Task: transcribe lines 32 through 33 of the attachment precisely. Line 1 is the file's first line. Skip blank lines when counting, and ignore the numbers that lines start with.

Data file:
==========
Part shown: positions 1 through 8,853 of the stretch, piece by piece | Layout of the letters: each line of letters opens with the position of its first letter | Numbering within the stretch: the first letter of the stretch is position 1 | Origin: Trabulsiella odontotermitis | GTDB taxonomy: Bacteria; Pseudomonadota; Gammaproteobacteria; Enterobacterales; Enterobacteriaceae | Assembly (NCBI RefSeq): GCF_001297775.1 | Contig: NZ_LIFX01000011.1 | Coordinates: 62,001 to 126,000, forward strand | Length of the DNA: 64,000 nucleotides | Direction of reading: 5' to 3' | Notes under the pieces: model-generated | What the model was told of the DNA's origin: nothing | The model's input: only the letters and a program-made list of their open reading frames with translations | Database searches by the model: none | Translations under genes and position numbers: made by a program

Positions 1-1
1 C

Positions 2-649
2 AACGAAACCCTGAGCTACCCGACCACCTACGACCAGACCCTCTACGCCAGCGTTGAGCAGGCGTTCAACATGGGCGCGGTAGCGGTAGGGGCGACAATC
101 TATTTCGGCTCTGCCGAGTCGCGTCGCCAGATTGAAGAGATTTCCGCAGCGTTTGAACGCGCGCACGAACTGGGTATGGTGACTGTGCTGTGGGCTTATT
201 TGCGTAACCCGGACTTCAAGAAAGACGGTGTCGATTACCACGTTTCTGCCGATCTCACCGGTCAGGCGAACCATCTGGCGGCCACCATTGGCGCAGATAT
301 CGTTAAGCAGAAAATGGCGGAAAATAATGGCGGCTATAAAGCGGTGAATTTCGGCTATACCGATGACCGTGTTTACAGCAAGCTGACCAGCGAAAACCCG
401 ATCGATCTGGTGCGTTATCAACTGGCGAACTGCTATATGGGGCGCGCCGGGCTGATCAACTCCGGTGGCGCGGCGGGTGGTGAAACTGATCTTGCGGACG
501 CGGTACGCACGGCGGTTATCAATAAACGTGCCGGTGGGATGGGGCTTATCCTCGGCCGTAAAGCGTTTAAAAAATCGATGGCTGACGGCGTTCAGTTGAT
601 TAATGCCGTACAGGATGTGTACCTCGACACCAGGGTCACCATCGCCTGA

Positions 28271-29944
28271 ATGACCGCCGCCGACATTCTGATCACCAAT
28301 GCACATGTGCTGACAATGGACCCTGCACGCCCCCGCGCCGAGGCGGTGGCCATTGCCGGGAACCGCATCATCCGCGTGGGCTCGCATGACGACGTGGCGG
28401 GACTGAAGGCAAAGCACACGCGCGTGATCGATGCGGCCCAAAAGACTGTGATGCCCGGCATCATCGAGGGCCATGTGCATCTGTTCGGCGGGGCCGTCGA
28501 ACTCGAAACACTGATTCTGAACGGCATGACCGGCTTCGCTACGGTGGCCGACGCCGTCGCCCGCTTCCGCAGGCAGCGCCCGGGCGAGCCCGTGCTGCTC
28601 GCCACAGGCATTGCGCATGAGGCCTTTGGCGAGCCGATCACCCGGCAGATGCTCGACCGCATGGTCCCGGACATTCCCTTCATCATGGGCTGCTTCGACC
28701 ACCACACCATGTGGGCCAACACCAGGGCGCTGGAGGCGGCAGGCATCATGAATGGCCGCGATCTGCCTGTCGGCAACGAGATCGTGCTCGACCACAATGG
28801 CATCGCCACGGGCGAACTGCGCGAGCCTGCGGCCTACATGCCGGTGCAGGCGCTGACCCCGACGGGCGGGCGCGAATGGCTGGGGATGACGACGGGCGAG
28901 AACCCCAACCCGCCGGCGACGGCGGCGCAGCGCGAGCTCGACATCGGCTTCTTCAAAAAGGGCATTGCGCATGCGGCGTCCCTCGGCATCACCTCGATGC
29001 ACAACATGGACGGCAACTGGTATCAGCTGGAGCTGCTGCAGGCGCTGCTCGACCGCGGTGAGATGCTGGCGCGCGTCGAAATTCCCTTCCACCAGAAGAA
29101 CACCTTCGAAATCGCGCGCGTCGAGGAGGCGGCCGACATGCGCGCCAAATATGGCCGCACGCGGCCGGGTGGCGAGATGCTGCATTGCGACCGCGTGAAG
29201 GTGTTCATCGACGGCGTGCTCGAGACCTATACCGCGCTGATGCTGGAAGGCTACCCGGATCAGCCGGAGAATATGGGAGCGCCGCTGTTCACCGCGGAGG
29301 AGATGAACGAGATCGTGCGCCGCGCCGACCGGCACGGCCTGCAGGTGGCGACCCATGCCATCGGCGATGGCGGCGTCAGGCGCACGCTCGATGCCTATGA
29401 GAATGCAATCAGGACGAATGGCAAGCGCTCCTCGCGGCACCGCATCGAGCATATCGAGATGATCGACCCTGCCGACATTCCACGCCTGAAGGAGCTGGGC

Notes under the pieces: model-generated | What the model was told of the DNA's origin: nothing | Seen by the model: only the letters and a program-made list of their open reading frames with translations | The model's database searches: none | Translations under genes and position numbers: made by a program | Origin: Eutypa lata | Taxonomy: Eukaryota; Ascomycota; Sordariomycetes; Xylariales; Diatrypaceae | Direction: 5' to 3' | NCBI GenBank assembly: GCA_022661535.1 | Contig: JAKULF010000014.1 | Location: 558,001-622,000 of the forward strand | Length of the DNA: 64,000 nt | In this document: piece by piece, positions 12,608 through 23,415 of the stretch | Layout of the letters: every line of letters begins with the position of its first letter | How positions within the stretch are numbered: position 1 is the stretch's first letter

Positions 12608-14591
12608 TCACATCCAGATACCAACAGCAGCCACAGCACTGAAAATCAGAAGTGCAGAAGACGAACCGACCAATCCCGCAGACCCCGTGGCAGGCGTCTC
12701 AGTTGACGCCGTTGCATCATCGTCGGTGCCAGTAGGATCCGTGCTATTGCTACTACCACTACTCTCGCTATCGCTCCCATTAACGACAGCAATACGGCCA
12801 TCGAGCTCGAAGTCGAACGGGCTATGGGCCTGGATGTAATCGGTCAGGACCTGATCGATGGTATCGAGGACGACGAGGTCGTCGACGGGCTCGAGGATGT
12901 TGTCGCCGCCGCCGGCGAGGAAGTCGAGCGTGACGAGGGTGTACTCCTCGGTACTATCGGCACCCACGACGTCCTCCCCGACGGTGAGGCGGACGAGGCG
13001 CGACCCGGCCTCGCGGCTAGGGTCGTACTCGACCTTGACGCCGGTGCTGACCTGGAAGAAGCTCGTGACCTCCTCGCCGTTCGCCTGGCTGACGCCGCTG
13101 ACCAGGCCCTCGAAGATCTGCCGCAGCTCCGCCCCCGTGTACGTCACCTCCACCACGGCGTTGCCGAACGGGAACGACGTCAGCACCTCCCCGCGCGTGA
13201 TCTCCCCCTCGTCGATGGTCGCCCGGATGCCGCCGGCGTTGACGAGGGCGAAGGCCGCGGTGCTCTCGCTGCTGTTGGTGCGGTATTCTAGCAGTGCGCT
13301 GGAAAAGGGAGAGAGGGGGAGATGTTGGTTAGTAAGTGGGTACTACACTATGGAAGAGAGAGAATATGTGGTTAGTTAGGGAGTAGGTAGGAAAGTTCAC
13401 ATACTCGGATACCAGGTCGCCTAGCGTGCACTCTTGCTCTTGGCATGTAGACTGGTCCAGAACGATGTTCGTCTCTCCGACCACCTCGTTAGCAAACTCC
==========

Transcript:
13001 CGACCCGGCCTCGCGGCTAGGGTCGTACTCGACCTTGACGCCGGTGCTGACCTGGAAGAAGCTCGTGACCTCCTCGCCGTTCGCCTGGCTGACGCCGCTG
13101 ACCAGGCCCTCGAAGATCTGCCGCAGCTCCGCCCCCGTGTACGTCACCTCCACCACGGCGTTGCCGAACGGGAACGACGTCAGCACCTCCCCGCGCGTGA